With the capture of Iraqi oil resources prospectively disguised, the Halliburton company was then hired, secretly, to design a fire suppression strategy for the Iraqi oil fields. If oil wells were to be torched during the upcoming war (as Saddam did in Kuwait in 1991), the Bush Administration would be prepared to extinguish them rapidly. The contract with Halliburton was signed in the fall of 2002. Congress had yet to authorize the use of force in Iraq.
So a line of dots begins to point at Iraq, though nothing illegal or unconstitutional has yet taken place. We are still in the policy-formulation stage, but two "seemingly unrelated areas of policy" -- national security policy and international energy policy -- have become indistinguishable.
Afghanistan
The strategic location of Afghanistan can scarcely be overstated. The Caspian Basin contains up to $16 trillion worth of oil and gas resources, and the most direct pipeline route to the richest markets is through Afghanistan.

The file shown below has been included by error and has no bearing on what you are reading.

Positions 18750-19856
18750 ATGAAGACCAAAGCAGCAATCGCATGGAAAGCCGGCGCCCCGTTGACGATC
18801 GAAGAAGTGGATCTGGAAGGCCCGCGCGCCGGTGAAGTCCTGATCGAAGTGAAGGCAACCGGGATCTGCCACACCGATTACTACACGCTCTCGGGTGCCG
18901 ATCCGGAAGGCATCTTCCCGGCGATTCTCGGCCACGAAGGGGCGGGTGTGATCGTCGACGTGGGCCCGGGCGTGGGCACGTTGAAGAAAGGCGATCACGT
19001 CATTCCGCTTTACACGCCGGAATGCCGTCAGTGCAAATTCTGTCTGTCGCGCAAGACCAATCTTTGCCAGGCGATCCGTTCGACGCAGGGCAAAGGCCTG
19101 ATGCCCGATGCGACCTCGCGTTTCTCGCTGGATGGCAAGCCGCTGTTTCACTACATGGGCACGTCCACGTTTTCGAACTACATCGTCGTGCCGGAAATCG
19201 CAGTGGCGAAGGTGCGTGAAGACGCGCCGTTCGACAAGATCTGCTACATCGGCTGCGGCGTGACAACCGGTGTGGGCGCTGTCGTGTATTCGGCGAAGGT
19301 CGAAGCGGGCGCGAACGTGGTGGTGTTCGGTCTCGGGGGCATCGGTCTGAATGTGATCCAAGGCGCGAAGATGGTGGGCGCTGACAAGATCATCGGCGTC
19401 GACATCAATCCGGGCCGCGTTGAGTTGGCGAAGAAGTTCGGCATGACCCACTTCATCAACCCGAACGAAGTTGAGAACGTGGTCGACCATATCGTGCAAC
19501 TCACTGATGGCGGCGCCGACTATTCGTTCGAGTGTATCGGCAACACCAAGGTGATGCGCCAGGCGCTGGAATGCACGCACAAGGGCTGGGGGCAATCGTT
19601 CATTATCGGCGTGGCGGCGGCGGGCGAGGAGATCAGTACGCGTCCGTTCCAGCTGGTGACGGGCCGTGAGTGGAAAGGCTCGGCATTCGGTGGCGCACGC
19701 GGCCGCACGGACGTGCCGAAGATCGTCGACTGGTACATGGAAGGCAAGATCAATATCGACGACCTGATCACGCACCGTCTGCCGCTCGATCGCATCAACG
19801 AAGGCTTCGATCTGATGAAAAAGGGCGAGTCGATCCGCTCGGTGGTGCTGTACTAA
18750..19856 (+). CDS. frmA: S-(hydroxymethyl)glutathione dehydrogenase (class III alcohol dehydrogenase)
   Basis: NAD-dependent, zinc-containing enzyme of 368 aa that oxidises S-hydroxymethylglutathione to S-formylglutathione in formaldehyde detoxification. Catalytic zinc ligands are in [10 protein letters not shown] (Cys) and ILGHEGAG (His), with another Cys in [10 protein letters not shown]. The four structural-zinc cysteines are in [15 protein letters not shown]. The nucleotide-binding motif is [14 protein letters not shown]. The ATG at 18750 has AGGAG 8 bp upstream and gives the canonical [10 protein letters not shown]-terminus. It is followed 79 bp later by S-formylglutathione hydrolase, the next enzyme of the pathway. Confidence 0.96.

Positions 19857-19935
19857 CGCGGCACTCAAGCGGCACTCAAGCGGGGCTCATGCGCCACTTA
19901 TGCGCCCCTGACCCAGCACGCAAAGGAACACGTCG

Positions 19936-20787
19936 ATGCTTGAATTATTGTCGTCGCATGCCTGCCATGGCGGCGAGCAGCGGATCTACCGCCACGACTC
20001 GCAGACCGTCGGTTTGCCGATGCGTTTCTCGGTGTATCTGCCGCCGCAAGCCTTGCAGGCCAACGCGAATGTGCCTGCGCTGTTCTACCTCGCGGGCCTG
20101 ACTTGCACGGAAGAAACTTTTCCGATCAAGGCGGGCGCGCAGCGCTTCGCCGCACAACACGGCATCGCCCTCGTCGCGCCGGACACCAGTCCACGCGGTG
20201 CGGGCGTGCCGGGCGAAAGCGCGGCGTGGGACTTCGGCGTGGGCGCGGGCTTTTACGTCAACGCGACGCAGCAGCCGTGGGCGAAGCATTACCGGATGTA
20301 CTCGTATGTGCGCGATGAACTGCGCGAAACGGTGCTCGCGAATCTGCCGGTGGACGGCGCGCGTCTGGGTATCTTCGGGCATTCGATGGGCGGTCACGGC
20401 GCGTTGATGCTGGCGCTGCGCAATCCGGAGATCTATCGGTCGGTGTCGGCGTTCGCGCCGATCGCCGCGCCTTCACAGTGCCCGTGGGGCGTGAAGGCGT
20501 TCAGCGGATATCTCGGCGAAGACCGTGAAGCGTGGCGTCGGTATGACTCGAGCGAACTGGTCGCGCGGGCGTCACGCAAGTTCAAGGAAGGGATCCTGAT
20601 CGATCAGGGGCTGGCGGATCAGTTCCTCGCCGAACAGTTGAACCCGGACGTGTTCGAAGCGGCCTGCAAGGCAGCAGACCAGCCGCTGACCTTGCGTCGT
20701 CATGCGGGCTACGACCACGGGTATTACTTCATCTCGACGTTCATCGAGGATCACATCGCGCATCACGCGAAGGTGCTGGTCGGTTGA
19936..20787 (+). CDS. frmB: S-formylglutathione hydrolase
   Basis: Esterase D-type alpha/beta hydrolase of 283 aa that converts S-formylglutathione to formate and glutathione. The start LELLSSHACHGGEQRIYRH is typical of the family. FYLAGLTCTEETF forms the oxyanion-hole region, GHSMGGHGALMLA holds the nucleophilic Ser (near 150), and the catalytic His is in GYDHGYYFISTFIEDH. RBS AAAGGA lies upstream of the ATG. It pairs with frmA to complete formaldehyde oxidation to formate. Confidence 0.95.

After the fall of the Soviet Union, the first western oil company to take action in the Basin was the Bridas Corporation of Argentina. It acquired production leases and exploration contracts in the region, and by November of 1996 had signed an agreement with General Dostum of the Northern Alliance and with the Taliban to build a pipeline across Afghanistan.
Not to be outdone, the American company Unocal (aided by an Arabian company, Delta Oil) fought Bridas at every turn. Unocal wanted exclusive control of the trans-Afghan pipeline and hired a number of consultants in its conflict with Bridas: Henry Kissinger, Richard Armitage (now Deputy Secretary of State in the Bush Administration), Zalmay Khalilzad (a signer of the PNAC letter to President Clinton) and Hamid Karzai.